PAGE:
A tale of two teenagers: bridging the gap between youth and adult football

Shortly before the start of the 2014-15 season, Sussex County Women’s and Girls Football League dropped the bombshell that this season’s Under-18 Division had been scrapped.

Already struggling with around half a dozen entrants, league administrators reluctantly threw in the towel after a couple more pulled out, leaving only three or four ready to participate – a sad indictment of the levels of commitment to competitive football at senior-teen level in the county.

Molly Miller in action for Lewes Under-16s (Photo: Frances Earnshaw)

Molly Miller: You progress every single game

Nina Wilson in action for Lewes Under-16s (Photo: Frances Earnshaw)

Nina Wilson: I was gutted because I was really looking forward to the season

But it wasn’t just in Sussex. Similar scenarios – though not necessarily with the same outcome – were probably being played out all over the country.

Certainly, I’m aware of at least one very talented footballer in neighbouring Hampshire who gave football the elbow this season after weighing up the pros and cons of stepping up her commitment at the higher, under-18 level at a time when academic studies, work commitments and a busy social calendar were competing for her attention.

And neighbouring counties are probably full of similar stories as football falls by the wayside for countless teenage girls on discovering a diverse new world that doesn’t require weekly (or more) training on cold, wet winter nights ahead of 90 minutes of mud and mayhem on a Sunday.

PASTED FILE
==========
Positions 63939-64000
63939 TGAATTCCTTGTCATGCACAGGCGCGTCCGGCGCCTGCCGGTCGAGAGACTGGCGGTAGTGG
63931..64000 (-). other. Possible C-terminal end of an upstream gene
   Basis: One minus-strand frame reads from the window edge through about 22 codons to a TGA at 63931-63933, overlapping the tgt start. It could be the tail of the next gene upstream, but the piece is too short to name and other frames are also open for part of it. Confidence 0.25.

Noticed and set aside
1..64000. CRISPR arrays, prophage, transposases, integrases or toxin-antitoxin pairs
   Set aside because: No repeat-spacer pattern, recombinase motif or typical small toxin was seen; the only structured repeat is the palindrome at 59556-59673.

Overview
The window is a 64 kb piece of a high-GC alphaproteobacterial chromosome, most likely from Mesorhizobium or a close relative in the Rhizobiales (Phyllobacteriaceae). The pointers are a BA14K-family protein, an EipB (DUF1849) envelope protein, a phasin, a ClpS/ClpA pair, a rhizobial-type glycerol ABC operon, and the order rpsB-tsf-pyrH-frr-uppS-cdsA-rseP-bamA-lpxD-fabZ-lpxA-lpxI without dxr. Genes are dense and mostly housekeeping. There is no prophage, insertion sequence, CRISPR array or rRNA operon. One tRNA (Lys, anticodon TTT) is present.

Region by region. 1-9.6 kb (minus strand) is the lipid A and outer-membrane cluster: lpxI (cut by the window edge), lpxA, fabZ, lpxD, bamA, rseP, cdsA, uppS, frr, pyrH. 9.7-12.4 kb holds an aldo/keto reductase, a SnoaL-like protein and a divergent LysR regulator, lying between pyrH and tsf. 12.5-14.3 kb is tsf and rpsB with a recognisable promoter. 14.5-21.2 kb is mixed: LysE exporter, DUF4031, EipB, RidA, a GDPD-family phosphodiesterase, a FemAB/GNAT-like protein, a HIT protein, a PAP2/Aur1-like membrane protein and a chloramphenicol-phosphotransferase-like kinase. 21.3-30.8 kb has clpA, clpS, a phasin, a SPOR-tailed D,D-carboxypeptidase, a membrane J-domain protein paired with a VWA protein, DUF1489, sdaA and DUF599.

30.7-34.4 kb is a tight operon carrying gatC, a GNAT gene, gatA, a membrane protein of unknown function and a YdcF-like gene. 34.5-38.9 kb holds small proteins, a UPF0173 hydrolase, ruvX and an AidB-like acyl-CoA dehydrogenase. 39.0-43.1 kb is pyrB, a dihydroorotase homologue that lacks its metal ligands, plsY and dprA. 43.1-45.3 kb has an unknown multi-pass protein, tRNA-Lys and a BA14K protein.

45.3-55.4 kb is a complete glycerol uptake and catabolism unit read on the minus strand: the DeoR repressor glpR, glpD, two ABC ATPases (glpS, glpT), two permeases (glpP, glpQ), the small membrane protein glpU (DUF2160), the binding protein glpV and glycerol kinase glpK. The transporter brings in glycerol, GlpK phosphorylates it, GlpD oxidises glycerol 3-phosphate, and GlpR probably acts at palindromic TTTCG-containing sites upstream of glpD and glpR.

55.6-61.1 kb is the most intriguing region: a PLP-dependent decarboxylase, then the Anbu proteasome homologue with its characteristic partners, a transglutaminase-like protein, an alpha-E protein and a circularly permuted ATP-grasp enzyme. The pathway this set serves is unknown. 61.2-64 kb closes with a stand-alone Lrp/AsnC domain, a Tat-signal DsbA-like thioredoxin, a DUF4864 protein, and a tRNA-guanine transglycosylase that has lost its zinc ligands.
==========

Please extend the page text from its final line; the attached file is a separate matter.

But – luckily for the women’s game – not everybody feels that way.

Sent Her Forward has spoken to a couple of young girls whose footballing futures were thrown into disarray by the scrapping of the Sussex Under-18s Division.

Molly Miller was an integral member of the Lewes girls’ team who romped to the Under-16 Division title last season.

When she spoke to me just before the start of the season, she was viewing the prospect of stepping up into adult football with a mixture of excitement and trepidation.

Nina Wilson was one of her team-mates, Lewes’s goalkeeper in two hugely successful seasons. But only a few months into her 16th year, Nina was not old enough to follow Molly and most of the other Lewes players into adult football, where the 16th birthday is the crucial eligibility trigger.

She was left with the prospect of a wasted season – either take a step back into under-16 football and risk regression in her development or dump the game that she loves for a year – maybe more.

Read their stories here and here and be prepared to rejoice in an enthusiasm for the game that should help ensure that women’s football continues to flourish in the foreseeable future.

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